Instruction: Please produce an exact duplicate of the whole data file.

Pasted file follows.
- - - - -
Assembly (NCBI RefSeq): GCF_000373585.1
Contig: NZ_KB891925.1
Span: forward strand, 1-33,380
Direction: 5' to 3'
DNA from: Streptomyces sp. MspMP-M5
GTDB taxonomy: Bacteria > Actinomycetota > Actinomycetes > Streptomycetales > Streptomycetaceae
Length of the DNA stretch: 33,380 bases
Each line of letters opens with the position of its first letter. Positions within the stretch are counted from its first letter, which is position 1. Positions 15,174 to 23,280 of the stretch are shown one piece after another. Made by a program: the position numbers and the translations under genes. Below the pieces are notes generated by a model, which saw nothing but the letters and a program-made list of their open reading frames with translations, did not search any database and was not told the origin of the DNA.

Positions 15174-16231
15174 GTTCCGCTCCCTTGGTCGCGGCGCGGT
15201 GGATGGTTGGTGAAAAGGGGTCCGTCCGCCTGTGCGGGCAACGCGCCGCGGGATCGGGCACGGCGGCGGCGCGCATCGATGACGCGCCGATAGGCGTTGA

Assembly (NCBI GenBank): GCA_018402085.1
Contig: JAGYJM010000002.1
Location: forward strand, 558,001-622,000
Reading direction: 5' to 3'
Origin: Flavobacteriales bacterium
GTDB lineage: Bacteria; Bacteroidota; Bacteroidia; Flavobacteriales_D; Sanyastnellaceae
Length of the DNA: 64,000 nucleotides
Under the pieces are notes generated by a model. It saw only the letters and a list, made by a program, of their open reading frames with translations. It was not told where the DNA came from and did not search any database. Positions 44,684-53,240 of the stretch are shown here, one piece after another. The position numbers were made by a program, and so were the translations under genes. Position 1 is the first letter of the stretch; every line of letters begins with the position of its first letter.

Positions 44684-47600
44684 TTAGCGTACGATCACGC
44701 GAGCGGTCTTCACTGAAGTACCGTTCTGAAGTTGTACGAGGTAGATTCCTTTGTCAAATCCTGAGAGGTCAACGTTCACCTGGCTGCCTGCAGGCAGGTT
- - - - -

Assembly (NCBI RefSeq): GCF_000373585.1
Contig: NZ_KB891925.1
Span: forward strand, 1-33,380
Direction: 5' to 3'
DNA from: Streptomyces sp. MspMP-M5
GTDB taxonomy: Bacteria > Actinomycetota > Actinomycetes > Streptomycetales > Streptomycetaceae
Length of the DNA stretch: 33,380 bases
Each line of letters opens with the position of its first letter. Positions within the stretch are counted from its first letter, which is position 1. Positions 15,174 to 23,280 of the stretch are shown one piece after another. Made by a program: the position numbers and the translations under genes. Below the pieces are notes generated by a model, which saw nothing but the letters and a program-made list of their open reading frames with translations, did not search any database and was not told the origin of the DNA.

Positions 15174-16231
15174 GTTCCGCTCCCTTGGTCGCGGCGCGGT
15201 GGATGGTTGGTGAAAAGGGGTCCGTCCGCCTGTGCGGGCAACGCGCCGCGGGATCGGGCACGGCGGCGGCGCGCATCGATGACGCGCCGATAGGCGTTGA

Assembly (NCBI GenBank): GCA_018402085.1
Contig: JAGYJM010000002.1
Location: forward strand, 558,001-622,000
Reading direction: 5' to 3'
Origin: Flavobacteriales bacterium
GTDB lineage: Bacteria; Bacteroidota; Bacteroidia; Flavobacteriales_D; Sanyastnellaceae
Length of the DNA: 64,000 nucleotides
Under the pieces are notes generated by a model. It saw only the letters and a list, made by a program, of their open reading frames with translations. It was not told where the DNA came from and did not search any database. Positions 44,684-53,240 of the stretch are shown here, one piece after another. The position numbers were made by a program, and so were the translations under genes. Position 1 is the first letter of the stretch; every line of letters begins with the position of its first letter.

Positions 44684-47600
44684 TTAGCGTACGATCACGC
44701 GAGCGGTCTTCACTGAAGTACCGTTCTGAAGTTGTACGAGGTAGATTCCTTTGTCAAATCCTGAGAGGTCAACGTTCACCTGGCTGCCTGCAGGCAGGTT